The online presentation tools used this week were fun new ways to introduce “old” concepts. With so many presentation tools available, it’s good to have experience with as many as possible. Personally, I prefer Prezi, but all teachers know that if you use the same application over and over, it becomes tired and loses its authenticity. Students begin to expect it, and something that was once original and unique, becomes boring and old.

This week was the first time that I had used padlet to create a presentation. My only other experience with the program was in an in-service training where we all logged in to the same padlet and posted responses to a question, and then looked at the similarities in the responses to gage our thinking and teaching on a certain topic. For the assignment, I made a simple presentation about how the elements of fiction are presented in a class novel; Slaughterhouse Five. The program was simple to use and created a very nice visual display that would be easy for students to follow. I could use these as review visuals for all the novels read in class. This could also be turned into a formative assessment where a common padlet is created and different groups contribute to each element.

For the second project I chose to create a video using Adobe Spark on one of the parts of speech; Gerunds. These videos could easily be embedded into my class website as a quick refresher for students after a concept is taught. If I were to redo the project for classroom purposes, I would use the side-by-side format and have images as well as text displayed so the students could see the notes and hear the explanation. For my freshman, this tool could also be used as part of a summative assessment where a pair of students teaches the class either a part of speech or grammar concept through the instructional narrative.

Both of these presentations can be done with the iPad that they are issued through the school. Timelines would be adjusted to meet the needs of the student, class, and subject material, but as they have access to their own devices 24/7, technology integration would not be a problem. Because of this, I will be considering adding these presentation tools and assessments into my curriculum for next year.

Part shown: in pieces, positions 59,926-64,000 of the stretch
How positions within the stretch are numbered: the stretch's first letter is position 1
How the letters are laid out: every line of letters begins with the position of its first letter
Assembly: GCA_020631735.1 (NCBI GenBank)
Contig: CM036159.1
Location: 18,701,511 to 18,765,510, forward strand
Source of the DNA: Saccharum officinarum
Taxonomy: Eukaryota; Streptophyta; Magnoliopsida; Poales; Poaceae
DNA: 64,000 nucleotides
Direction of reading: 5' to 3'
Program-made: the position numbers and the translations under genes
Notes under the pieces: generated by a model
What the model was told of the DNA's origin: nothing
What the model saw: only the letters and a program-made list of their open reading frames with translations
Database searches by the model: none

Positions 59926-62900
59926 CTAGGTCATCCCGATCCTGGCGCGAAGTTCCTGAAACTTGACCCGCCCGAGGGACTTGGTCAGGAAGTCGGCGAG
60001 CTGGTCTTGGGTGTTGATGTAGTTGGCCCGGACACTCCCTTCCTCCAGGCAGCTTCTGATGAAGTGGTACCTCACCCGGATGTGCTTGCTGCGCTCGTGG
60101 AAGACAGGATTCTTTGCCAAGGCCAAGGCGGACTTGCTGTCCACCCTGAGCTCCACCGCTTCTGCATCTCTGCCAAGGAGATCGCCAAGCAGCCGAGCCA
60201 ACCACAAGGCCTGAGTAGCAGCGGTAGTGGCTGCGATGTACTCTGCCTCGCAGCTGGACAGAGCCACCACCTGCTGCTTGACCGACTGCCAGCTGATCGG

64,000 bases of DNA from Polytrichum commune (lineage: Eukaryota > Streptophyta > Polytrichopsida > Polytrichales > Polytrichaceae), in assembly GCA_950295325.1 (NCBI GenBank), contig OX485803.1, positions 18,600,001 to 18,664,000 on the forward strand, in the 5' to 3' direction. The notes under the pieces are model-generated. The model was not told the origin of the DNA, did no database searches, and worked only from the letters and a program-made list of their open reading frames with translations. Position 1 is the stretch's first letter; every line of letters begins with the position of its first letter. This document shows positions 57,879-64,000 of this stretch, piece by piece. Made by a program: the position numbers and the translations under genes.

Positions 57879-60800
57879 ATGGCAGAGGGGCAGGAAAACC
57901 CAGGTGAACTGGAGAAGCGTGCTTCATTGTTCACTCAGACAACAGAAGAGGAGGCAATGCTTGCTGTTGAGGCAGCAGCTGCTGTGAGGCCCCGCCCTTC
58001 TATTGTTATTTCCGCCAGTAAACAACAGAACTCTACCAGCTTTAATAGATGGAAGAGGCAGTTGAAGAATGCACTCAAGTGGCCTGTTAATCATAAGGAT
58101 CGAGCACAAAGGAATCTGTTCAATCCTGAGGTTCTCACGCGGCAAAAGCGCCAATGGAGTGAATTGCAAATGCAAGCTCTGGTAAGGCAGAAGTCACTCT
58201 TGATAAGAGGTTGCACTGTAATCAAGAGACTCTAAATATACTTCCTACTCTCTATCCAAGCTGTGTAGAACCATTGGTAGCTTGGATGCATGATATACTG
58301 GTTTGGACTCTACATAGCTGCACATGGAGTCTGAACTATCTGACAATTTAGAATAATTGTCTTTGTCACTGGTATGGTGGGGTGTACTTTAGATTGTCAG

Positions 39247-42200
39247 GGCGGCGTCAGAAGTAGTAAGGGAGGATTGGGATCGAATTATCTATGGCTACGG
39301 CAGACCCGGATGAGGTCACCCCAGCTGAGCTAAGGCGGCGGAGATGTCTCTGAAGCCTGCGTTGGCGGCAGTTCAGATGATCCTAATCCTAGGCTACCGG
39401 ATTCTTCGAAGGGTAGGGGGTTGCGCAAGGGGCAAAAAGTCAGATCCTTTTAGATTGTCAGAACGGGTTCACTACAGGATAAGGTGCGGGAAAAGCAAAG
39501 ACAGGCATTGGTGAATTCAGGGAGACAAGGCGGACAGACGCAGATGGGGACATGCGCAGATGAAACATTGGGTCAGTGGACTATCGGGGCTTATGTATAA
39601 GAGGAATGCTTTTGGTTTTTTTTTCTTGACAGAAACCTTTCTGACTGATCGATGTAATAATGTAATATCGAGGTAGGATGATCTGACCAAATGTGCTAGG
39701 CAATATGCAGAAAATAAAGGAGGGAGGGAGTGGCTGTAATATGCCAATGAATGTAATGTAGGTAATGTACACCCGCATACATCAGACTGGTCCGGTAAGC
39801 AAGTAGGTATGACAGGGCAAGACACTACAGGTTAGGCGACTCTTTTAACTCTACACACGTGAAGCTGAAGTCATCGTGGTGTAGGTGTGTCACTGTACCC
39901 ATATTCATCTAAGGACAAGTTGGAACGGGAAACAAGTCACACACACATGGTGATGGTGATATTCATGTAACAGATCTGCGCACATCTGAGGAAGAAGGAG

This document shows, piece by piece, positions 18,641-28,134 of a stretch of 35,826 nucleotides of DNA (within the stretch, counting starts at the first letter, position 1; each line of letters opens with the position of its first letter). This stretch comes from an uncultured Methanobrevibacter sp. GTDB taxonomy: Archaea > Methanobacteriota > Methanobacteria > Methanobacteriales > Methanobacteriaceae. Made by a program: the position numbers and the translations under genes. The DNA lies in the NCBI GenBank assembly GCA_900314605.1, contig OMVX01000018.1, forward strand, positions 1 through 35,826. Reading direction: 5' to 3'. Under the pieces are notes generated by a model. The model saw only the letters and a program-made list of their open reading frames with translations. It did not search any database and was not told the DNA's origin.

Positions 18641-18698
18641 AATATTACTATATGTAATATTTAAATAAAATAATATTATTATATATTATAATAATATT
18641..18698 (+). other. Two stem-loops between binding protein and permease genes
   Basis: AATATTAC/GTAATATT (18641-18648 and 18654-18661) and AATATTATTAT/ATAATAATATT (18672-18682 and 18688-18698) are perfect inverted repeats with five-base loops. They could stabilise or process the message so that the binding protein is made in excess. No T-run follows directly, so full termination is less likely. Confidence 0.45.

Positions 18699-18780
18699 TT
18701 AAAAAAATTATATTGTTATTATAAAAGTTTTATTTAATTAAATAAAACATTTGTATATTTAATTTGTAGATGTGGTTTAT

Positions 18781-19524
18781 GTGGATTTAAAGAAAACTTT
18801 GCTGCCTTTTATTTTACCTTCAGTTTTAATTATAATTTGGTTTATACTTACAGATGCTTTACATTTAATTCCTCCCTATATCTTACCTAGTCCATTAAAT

For one of the assignments this week we were to create a timeline using Google Photos. You can view the project by clicking the button above. This was a timeline in pictures on a random year, using ten pictures for ten events. This was an interesting assignment as it created an album similar to the photos found at the end of a high school year book. This assignment could easily be adapted to a yearbook or journalism class as they start collecting pictures of the events that have helped shape their year. The process was relatively simple as it employed the "drag and drop" method of uploading and arranging photos as well as adding text descriptions. In English class this project could be used in conjunction with class novels or units. For instance my students could create a timeline of events a character experiences to help explain conflict and plot. Or, on a much larger scale, students could create timelines of literary periods, such as the Romantic or Transcendental periods in American Literature.


The following Canva assignment did not turn out as professional as I had hoped. I was having trouble expanding the infographic in order to add the picture citations without making it two pages. Since that didn't seem possible, I created hyperlinks to the images' web pages. For school assignments I usually like using This is a much more user friendly version of an infographic creator that has a web based program as well as apps for both Android and Apple products. Canva is currently only available for Apple and Web applications. More of this will be discussed on this week's blog.

All images reproduced from the Creative Commons Google Image archive.

Richard Branson:

Nuclear Power Plant:

Perisan Gulf War:


Warsaw Pact:

China Leader:

Kurt Cobain:

Haitian Flag:

Aids Treatment:


Despite my inability to create beautiful graphics (maybe that's why I am an English teacher) graphic design is a necessary skill for the 21st century student. We are a visual society that desires data to be reproduced into neat little images for our consumption. Read my bog post on infographics and the free tools that students can use to create them by clicking the button below.

PSA Assignment #1

Check out my blog by clinking the button below to view my interpretation of the PSA videos viewed for this week. In my role as a parent I discuss my concerns for my child's education after analyzing the audience and message of each.

PSA Assignment #2

This is a PSA about classroom technology made while still in the role of a concerned parent. It was made with adobe spark, and features many of the concerns parents may have with regards to the education that their children are receiving, or should receive.

An Educational Shift, is your district on board?


Created with images by LoboStudioHamburg - "twitter facebook together exchange of information instagram" • christophe.benoit74 - "Blog" • kiewic - "RSS Logo Drawn In The Sand" • Couleur - "watches old antique time indicating wind up" • TeroVesalainen - "idea innovation imagination mindmap brainstorm inspiration light"